So looking at these adverse events, intensity and spectrum do vary greatly and for men on continuous ADT, side effects increase with prolonged duration. However, the risks may also vary based on ADT formulations and for example, relugolix, which is an oral GnRH antagonist, may help with alleviating some of these adverse events. Many of these adverse events are reversible and can be avoided or mitigated and as we discuss with our patients in the clinic routinely, physical activity may counter many of the side effects of ADT.

Bone health is important during ADT as ADT is known to be associated with an increased risk of osteoporosis and fracture. In a number of population-based studies, the fracture risk may be as high as 21% to 54% with increased fracture risk associated with increasing duration of ADT, older age, and increased comorbidities. In this study published in JAMA oncology by Maxine Sun and colleagues, they looked at orchiectomy versus medical ADT and found that the fracture risk was lower among patients with surgical castration with a hazard ratio of 0.77 and a 95% confidence interval of 0.62 to 0.94. Mechanistically ADT increases the bone turnover and decreases bone mineral density with a bone mineral density decrease of 2.3% during the initial ADT therapy and continued decline over prolonged use of ADT. Additionally, ADT decreases muscle mass and leads to an increased risk of falls.

So the panel recommends, with regards to bone health and ADT, that there should be screening and treatment of osteoporosis according to the general population, which includes bone mineral density testing at baseline, calcium and vitamin D supplementation, and additional treatment if low bone mass or if there is an increased risk of fracture among these patients. So the treatment for bone health may include bisphosphonates, which increase directly bone mineral density, as well as denosumab, which is a RANK-L inhibitor, which increases bone mineral density and has been shown to decrease the risk of fractures. Additional treatments include an additional denosumab or zoledronic acid at five milligrams, IV annually, or alendronate at 70 milligrams PO weekly.

For the remaining slides, we will talk about diabetes and cardiovascular disease as they pertain to ADT. In this study from the Journal of Clinical Oncology from several years ago, they looked at the adjusted hazard ratios for diabetes, coronary artery disease, and myocardial infarction. And we can see here that when we look at diabetes with the reference arm being no treatment, we can see that GnRH agonists increased the incidence of diabetes with a hazard ratio of 1.44. Similarly, so does orchiectomy. So surgical castration also increases diabetes with a hazard ratio of 1.34. Looking at coronary artery disease, GnRH agonists increase the incidence of coronary heart disease with a hazard ratio of 1.16. However, interestingly, orchiectomy did not increase the risk of coronary artery disease. And finally looking at myocardial infarction, GnRH agonists also increased the risk of MI with a hazard ratio of 1.11, whereas orchiectomy, similar to coronary artery disease, did not increase the risk of MI.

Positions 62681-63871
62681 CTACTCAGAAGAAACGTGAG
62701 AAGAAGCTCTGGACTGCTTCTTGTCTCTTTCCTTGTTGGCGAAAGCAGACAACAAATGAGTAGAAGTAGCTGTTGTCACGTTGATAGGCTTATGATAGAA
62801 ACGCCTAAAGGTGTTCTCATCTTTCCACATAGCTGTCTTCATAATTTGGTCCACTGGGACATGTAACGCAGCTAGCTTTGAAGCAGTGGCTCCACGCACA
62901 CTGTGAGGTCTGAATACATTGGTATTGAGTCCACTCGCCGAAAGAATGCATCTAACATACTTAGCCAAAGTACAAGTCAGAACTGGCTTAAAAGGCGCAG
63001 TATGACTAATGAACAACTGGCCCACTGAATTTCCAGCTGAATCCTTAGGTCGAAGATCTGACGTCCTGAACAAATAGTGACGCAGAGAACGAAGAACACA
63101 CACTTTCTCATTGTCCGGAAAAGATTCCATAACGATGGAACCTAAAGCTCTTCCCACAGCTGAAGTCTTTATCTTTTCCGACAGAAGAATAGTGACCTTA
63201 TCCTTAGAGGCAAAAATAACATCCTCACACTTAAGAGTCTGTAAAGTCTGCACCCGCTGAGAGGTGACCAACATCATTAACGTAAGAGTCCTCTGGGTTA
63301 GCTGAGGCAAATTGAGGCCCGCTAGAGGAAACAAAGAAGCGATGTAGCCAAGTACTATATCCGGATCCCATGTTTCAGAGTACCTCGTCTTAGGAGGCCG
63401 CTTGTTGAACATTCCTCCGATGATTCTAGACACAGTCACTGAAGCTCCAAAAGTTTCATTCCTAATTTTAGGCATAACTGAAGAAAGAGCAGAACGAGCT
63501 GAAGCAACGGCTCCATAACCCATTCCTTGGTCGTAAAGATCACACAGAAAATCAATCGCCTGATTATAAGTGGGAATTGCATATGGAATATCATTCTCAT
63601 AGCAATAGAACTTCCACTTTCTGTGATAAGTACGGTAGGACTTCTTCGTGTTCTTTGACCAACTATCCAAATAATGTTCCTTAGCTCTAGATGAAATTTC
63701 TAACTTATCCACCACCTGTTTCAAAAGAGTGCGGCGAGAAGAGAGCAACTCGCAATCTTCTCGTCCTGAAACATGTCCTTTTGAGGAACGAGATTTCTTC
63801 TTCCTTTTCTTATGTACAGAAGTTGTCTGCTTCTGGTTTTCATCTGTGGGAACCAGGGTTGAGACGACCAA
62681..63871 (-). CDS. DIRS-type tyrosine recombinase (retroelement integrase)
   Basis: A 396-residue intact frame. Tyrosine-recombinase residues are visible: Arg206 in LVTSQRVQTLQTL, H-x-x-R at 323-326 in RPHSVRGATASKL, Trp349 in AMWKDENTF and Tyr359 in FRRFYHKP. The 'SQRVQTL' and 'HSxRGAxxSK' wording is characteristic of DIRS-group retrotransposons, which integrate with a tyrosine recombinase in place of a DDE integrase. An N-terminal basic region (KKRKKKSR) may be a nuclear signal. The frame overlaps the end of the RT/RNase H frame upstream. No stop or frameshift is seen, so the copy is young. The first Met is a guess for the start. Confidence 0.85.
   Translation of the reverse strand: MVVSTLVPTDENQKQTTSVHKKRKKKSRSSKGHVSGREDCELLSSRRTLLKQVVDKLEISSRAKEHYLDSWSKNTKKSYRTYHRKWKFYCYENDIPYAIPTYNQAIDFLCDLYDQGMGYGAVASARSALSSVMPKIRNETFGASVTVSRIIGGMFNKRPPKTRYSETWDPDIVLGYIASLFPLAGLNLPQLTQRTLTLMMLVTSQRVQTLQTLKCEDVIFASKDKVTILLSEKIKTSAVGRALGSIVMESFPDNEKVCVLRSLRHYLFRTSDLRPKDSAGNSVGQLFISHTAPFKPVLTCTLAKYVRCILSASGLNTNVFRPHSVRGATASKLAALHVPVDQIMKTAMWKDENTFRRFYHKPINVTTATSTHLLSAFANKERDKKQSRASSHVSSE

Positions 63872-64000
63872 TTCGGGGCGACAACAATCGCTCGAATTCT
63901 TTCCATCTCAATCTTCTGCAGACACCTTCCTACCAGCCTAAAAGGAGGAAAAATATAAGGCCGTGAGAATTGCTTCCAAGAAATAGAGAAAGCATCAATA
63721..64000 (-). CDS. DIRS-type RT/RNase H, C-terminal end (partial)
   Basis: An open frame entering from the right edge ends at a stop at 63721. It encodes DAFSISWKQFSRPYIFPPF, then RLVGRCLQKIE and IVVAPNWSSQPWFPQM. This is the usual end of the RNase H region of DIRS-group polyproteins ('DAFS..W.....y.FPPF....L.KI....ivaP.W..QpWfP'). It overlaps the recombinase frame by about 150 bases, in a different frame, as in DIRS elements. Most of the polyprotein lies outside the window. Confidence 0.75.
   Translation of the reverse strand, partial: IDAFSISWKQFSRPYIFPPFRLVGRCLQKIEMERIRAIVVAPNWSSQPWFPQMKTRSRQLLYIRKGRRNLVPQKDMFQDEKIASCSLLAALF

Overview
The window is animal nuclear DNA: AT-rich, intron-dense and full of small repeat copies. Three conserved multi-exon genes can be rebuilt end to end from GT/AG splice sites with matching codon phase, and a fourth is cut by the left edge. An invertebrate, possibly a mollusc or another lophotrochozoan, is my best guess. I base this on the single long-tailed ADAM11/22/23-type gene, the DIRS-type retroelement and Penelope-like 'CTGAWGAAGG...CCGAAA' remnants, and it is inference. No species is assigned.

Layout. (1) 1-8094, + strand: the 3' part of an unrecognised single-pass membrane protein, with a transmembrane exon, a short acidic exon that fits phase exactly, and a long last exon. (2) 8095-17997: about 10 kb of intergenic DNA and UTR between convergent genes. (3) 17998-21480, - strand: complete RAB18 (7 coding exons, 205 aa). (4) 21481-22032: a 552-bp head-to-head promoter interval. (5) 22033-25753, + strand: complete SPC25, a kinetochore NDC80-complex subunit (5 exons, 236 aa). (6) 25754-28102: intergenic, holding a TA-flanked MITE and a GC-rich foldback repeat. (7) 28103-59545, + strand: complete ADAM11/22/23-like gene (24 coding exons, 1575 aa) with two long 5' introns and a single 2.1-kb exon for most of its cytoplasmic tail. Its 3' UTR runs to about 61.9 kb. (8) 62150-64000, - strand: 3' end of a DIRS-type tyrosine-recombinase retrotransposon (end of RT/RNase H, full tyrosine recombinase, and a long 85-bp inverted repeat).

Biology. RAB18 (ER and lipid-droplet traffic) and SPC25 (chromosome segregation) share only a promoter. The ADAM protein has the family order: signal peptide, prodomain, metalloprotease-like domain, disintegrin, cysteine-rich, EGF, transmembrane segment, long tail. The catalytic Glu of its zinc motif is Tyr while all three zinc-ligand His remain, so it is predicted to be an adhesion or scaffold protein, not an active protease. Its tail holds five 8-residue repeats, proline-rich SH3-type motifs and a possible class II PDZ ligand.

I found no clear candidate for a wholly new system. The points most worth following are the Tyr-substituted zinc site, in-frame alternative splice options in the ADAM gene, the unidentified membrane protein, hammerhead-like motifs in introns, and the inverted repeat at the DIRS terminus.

However, data on whether these increases in cardiovascular risk factors translate to cardiovascular mortality is mixed. Data on ADT formulations are also similarly mixed where some data shows that LHRH agonists and antagonists are similar. Another study shows that LHRH antagonists are associated with a lower risk of cardiac events among those with cardiovascular risk factors.

In terms of mechanistically, ADT increases fat mass and decreases lean body mass.  GnRH agonists increased fasting insulin and decreased insulin sensitivity, and ADT increases serum cholesterol and triglycerides. So in context, we know that cardiovascular disease and diabetes are leading causes of morbidity and mortality in this population, including prostate cancer patients, and screening and interventions are recommended among those men that are treated with ADT. However, whether these should differ from the general population in terms of frequency is unclear at this point in time.

So in conclusion from this discussion of ADT in the NCCN guidelines, the panel believes that intermittent ADT should be strongly considered, as well as ADT is associated with a variety of adverse events, which patients must be counseled about in the clinic in terms of their ability to mitigate and reverse these adverse events.  And included in the discussion with each clinic visit, that physical activity may encounter many of the adverse events that we've previously discussed.

Thank you very much and we hope you enjoyed this NCCN discussion of ADT looking at intermittent versus continuous as well as side effects associated with ADT.